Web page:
You will use this to transfer the beer from your cookpot to your fermenter without contaminating it. This is something I would recommend that you buy. You can buy an autosiphon at your local homebrew shop or online, they are about $10.

4. A THERMOMETER!


If you don't know what this is for, you probably should take up watching TV as a hobby instead of Homebrewing...

5. AN AIRLOCK!


Our goal is to induce fermentation without contamination! So we need a sterile seal that keeps bad bacteria out of our beer, while allowing the CO2 gas produced by the process to escape without blowing up the container. You can buy an airlock or you can make one. This will be explained more later.

6. A SPATULA!


You will use this to stir your beer while it is cooking... Plastic is better because it's easier to clean and won't contaminate like some wooden ones can.

7. BOTTLES!


Save your commercially bought beer bottles that DON'T have screw-on caps. The screw-on bottles won't reseal right and you'll ruin your beer. The simplest solution to bottling is to buy/collect GROLSCH Swing-Top bottles.

Next.... Ingredients!
 

·
Registered
Joined
·
417 Posts
It's been years since I homebrewed but think I could do it again with few mistakes: The simple rules, for me, were sanitize, sanitize and sanitize. Don't unnecessarily move, rack, or siphon. Heat, sunlight, air/oxygen, and anything porous are to be avoided, glass is best especially when lagering, plastic does leach air!

Boil your wort, a little honey make a good finish, sanitize plastic with light solution of Potassiun metabisulfate, ( be aware of asthamatics and keep sulfite use at a minimum ), stainless with iodide, don't mix these up. Avoid slippery sanitizers.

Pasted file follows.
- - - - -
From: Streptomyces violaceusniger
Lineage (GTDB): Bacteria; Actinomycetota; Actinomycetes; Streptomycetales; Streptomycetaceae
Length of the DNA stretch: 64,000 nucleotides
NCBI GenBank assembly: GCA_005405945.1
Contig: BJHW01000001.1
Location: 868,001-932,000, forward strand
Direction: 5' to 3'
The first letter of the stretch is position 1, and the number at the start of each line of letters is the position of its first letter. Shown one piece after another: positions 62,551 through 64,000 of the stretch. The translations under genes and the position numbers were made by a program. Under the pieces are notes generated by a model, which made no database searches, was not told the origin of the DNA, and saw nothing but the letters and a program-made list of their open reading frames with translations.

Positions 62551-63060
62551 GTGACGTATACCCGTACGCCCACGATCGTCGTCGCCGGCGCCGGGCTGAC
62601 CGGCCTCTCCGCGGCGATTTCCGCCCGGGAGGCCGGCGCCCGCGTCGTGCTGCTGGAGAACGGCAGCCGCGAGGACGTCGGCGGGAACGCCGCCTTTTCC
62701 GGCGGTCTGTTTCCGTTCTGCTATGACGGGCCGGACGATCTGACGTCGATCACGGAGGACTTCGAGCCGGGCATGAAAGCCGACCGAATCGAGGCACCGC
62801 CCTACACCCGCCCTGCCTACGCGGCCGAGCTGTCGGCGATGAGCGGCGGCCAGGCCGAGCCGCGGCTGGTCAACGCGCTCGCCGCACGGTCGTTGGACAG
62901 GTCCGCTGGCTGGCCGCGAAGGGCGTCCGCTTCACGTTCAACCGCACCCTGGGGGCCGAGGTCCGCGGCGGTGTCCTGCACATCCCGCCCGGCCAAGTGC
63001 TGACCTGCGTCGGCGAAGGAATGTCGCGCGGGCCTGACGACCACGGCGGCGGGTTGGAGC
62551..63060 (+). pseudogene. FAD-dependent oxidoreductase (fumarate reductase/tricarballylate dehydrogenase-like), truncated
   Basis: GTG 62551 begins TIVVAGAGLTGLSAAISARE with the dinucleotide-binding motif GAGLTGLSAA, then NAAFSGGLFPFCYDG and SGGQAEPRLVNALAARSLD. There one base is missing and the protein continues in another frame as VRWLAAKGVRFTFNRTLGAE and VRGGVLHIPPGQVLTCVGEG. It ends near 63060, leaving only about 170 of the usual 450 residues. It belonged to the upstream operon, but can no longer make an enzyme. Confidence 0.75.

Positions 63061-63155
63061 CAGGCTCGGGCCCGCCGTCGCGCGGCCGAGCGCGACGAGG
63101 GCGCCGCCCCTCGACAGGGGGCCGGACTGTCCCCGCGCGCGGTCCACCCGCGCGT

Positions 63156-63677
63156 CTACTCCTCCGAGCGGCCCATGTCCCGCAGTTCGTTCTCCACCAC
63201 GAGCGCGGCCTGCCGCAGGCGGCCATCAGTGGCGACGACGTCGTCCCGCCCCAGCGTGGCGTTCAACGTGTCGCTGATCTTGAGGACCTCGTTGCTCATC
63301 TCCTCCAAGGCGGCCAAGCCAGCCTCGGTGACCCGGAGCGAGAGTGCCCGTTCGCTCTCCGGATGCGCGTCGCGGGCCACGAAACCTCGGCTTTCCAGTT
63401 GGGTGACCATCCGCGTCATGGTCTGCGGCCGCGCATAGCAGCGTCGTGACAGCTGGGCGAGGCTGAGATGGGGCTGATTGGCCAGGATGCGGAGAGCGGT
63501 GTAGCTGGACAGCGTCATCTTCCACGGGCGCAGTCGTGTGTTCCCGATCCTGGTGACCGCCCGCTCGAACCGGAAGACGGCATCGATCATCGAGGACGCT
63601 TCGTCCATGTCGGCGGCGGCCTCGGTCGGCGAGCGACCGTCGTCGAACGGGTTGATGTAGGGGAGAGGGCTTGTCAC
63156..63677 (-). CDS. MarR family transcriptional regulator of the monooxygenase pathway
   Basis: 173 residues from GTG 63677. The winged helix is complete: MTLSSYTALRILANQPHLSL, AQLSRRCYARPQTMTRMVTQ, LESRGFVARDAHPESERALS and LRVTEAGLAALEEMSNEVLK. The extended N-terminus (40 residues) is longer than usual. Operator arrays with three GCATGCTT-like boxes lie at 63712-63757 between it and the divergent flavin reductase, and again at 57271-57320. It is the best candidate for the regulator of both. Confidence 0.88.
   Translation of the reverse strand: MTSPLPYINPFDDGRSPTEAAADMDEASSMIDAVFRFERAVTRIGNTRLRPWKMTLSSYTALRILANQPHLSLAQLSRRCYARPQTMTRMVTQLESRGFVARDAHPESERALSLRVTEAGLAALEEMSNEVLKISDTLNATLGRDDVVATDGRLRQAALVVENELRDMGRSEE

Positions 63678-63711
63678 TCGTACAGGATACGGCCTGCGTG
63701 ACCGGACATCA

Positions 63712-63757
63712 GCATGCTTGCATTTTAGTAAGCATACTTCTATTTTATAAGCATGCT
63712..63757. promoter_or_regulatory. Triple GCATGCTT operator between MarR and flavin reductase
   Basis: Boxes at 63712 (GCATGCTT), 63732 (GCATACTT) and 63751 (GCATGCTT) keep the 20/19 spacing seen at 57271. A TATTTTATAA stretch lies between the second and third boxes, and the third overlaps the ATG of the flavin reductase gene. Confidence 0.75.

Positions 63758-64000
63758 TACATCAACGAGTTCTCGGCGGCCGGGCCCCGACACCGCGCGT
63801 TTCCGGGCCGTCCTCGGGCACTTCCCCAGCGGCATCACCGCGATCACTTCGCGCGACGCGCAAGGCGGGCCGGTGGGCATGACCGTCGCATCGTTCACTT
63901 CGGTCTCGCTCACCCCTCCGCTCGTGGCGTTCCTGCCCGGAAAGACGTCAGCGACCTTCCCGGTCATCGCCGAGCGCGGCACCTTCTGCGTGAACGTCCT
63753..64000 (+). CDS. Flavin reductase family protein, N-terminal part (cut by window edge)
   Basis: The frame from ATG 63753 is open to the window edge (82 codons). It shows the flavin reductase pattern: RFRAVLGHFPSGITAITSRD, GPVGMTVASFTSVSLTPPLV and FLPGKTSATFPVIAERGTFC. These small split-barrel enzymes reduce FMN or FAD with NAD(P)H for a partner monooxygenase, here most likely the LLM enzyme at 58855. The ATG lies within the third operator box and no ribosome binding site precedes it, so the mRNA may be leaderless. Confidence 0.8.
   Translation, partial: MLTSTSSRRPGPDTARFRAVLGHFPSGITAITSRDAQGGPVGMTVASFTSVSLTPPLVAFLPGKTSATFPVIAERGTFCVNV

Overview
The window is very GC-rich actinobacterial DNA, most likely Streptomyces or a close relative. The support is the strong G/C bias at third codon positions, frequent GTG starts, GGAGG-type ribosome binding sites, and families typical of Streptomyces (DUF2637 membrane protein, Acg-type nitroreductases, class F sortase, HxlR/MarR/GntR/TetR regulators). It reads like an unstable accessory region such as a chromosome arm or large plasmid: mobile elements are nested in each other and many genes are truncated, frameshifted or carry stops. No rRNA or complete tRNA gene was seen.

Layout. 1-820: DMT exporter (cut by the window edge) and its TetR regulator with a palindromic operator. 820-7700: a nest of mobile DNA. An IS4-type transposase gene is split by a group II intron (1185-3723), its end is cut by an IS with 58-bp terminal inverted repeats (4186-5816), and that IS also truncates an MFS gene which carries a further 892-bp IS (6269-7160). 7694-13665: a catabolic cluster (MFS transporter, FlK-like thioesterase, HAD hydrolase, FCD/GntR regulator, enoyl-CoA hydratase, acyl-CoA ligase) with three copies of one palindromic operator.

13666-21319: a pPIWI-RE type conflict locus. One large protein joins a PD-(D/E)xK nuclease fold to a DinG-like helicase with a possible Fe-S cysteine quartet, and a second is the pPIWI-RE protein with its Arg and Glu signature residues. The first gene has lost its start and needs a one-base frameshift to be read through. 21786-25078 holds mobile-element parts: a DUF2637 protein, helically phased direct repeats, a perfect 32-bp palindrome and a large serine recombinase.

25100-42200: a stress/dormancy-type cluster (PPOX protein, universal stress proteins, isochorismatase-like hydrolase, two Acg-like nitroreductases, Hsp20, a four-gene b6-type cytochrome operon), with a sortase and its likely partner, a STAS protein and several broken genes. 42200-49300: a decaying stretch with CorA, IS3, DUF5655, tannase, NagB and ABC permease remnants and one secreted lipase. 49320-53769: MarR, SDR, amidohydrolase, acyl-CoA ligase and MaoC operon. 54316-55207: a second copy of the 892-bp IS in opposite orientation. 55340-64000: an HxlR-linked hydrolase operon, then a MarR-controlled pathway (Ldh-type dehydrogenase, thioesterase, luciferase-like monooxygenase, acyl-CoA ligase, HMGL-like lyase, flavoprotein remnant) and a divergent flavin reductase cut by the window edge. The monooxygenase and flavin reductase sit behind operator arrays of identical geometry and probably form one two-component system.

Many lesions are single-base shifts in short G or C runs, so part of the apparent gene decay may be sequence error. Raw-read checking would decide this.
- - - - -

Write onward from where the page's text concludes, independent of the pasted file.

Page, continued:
Cool your wort (liquor in ole parlance, now ) quick, pitch the yeast after starting it. Make sure your container is well sealed around the edges. BUT with bubbler!! before overreacting to slow fermentation.

When priming for bottling, if you're doing that (I did at first but graduated to Cornelius kegs...) Prime the whole 5 gallon batch not individual bottles like some recommend. Typically 1/2 to 3/4 cup corn sugar, or krausening with next batch to prime very advanced... Man I'm so excited I'm getting back into Zymurgy!!!!!
 

·
Registered
Joined
·
1,407 Posts
Hi Cage,I like to homebrew,I think I will start again this year, now you have encouraged me.
Stout,Lager ,Ginger beer and Ale are ones I have made.i buy the cans and ferment them in a 20 litre container.
I think I had better start again ,seeing the prices have jumped this last month on alcohol.
We dont drink that often, but it is nice when you have a BBQ to have homebreww.
My husband looked after our neighbours place last year, and opened the kitchen door to see glass, and liquid spread from kitchen to even the bedrooms.He had a box of homebrew sitting in the kitchen and it had exploded everywhere.
 

·
Registered
Joined
·
679 Posts
A couple of links to explore:

http://www.northernbrewer.com/

http://www.midwestsupplies.com/

Both of these are big-time suppliers.

In addition to a thermometer, you will want to check your specific gravity unless you are using a kit which will provide pretty consistent results for you.